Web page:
The largest and most successful eelgrass restoration project on the planet is now growing in the very place where, since the 1930s, eelgrass had been uprooted by successive hurricanes and destroyed by disease. Located on the Atlantic side of Virginia's Eastern Shore, the project's innovative methods—supported by the Virginia Coastal Zone Management Program—are rapidly expanding eelgrass in the region and restoring habitat using methods that may be effective in other regions around the world.
Seagrass beds not only improve coastal water quality by absorbing nutrients and trapping fine sediments but they also provide critical habitat for commercially important juvenile fish and crabs while absorbing large quantities of carbon dioxide from the air.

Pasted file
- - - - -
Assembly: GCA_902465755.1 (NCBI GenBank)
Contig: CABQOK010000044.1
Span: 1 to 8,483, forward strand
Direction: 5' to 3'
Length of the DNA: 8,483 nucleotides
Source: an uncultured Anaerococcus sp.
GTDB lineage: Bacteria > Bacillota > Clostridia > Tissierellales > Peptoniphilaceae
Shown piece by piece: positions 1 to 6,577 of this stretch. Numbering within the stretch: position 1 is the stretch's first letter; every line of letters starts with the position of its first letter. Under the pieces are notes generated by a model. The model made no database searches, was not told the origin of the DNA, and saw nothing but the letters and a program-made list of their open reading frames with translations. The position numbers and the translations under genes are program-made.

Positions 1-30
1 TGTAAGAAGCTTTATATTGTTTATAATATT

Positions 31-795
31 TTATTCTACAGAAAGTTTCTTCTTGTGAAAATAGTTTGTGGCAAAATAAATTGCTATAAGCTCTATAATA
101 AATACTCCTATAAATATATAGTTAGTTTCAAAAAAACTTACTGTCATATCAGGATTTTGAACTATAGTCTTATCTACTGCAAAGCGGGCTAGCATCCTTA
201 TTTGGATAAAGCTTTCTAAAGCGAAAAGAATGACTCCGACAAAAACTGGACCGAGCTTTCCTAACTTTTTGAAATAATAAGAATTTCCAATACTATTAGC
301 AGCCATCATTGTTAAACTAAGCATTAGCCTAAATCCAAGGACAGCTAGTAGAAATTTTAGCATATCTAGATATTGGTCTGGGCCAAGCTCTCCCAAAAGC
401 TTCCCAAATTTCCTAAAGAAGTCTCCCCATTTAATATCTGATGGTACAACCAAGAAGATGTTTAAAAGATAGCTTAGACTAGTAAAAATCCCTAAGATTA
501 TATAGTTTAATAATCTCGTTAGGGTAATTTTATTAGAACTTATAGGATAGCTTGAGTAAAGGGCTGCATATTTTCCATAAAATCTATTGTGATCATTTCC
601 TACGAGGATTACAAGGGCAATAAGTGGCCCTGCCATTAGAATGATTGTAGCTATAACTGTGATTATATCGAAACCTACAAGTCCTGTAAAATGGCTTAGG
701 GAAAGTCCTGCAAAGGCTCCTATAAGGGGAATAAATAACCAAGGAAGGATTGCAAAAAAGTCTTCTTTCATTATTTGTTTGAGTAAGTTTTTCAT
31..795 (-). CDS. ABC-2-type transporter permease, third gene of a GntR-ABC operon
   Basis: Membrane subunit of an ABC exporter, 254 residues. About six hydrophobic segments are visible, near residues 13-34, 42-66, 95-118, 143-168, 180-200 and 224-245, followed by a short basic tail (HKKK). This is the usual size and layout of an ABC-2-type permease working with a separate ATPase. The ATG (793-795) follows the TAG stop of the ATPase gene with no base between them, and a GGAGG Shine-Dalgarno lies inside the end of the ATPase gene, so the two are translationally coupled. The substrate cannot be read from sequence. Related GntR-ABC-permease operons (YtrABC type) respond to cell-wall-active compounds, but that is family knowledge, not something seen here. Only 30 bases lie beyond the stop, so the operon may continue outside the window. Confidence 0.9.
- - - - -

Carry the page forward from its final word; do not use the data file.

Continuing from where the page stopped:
The Virginia Institute of Marine Science invented a new approach for harvesting and distributing seeds. The team located prime areas for scattering seeds, and in a relatively short time began seeing tremendous results. Since 2000, more than 71 million seeds have been distributed on 498 acres. Those seeds have grown into plants that have spread to cover over 6,195 acres.
The state's coastal program also worked with the institute and others to reintroduce bay scallops into the seagrass beds. Over 200,000 bay scallops have been reared to maturity and the wild population is estimated at over 78,000 in 2017.
The concept of coastal zone management is a relatively new one, emerging about four decades ago from the need to tackle an array of interconnected problems associated with population growth and development along our nation's coasts.